We train professional psychologists within the broad context of the scientist-practitioner model. This training occurs through structured requirements such as courses, practica and research, as well as through the multitude of informal learning opportunities that occur while working with faculty and peers.
The model focuses on the application of the scientific principles of psychology and the perspectives, values and emphases of counseling psychology to:
Our faculty members are active researchers who offer you a variety of experiences, using a number of different perspectives. Their expertise ranges from psychotherapy to eating disorders and body image. The program also supports the UNT Psychology Clinic and UNT Counseling and Testing Services, which serve as training resources.
The program has about 50 students and admits approximately eight students annually. Our students are diverse in age, backgrounds and interests. Most facilities on campus, including the Department of Psychology, are accessible to students with disabilities.
The Counseling Psychology program is accredited by the American Psychological Associationís Commission on Accreditation (750 First St. NE; Washington, D.C. 20002-4242; telephone 202-336-5979).
In response to directives from the APA Office of Program Consultation and Accreditation, we provide data concerning applicants, admitted students, internship acceptance rates, program completion time, licensure, student attrition rates and financial cost. The information is at psychology.unt.edu using the graduate programs and counseling psychology links.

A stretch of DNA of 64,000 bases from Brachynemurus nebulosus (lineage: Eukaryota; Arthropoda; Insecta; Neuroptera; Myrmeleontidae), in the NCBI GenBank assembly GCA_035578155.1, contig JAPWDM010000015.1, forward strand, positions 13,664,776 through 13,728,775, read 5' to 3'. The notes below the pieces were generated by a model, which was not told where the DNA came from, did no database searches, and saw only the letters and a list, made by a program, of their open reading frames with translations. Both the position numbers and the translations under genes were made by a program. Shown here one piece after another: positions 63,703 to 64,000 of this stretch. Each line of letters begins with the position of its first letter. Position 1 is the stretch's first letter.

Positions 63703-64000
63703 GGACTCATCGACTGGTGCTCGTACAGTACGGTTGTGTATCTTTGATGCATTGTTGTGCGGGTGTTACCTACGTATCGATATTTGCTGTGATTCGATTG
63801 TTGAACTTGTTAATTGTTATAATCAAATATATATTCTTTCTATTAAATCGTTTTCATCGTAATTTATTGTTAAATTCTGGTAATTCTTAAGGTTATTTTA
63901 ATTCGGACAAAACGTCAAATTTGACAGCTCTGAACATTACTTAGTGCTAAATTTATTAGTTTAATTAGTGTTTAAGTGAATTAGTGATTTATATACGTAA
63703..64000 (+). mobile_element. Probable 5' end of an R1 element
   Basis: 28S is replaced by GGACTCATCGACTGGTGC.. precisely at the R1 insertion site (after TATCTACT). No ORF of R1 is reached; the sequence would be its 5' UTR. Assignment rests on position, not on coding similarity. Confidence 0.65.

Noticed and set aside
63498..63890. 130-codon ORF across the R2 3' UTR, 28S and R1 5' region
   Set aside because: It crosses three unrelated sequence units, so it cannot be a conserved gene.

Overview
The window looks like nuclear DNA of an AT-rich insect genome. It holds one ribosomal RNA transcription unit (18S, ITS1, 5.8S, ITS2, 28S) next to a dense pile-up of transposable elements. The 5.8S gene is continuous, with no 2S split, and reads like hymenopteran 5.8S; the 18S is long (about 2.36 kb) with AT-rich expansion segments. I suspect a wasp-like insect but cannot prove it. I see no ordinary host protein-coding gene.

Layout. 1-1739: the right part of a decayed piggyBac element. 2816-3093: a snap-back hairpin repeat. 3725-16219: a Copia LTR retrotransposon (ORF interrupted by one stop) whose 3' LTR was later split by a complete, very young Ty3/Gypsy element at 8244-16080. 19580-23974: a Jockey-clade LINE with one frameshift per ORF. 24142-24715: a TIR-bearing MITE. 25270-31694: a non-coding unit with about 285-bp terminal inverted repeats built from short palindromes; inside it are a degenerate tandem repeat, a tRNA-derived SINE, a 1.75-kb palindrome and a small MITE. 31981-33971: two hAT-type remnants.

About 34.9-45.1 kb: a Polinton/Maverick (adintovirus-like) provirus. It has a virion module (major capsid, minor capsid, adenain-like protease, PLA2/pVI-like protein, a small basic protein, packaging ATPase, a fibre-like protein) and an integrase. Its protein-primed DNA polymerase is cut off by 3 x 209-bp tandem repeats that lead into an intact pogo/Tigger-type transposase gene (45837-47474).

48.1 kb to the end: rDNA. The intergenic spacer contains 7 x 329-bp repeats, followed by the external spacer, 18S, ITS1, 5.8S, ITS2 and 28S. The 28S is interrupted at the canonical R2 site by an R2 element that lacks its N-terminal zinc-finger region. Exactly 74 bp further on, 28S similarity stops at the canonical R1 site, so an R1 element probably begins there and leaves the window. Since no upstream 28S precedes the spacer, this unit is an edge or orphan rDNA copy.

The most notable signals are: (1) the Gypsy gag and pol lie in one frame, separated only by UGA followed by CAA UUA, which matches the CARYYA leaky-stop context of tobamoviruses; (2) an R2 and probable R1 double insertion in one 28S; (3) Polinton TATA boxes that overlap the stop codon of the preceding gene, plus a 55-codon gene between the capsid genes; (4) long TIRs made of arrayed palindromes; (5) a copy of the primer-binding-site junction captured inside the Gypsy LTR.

Applying to the doctoral counseling psychology program is a multi-step process. You will need to meet one of the following criteria:
In addition, you must meet the admission requirements for the Toulouse Graduate School and a specific set of departmental requirements. The graduate school requirements are outlined at gradschool.unt.edu.
The departmental requirements include:
Admission to the doctoral program is not determined by one criterion or quantitative measure of achievement. Motivation, aptitude, self-awareness and interpersonal poise are highly valued, as are communication, research and professional/scientific writing skills. The admission committeeís goal is to make an optimal match between your qualifications and goals and the training programís resources and objectives. Detailed departmental admission requirements and an application are available from the graduate coordinator or at psychology.unt.edu.
The degree requires a minimum of 104 semester hours and a one-year supervised internship. The required course work includes:
If you are a full-time student, you can complete the program in five years. Most students take about six years.
You can earn a masterís degree en route to the Ph.D. if you have a bachelorís degree. If you already have a masterís degree, you may receive transfer credit. The maximum amount of transfer credit is 30 semester hours, which must be approved by the counseling program. You may transfer a maximum of 12 semester hours of post-masterís (doctoral) degree work, if approved by the counseling program.
You may apply for teaching assistantships, fellowships and part-time clinical externships funded by the department during your doctoral studies. The department seeks to provide at least partial support for most doctoral students for at least three years. Additionally, competitive scholarships are available from the graduate school and other sources. Information on those opportunities is available at gradschool.unt.edu.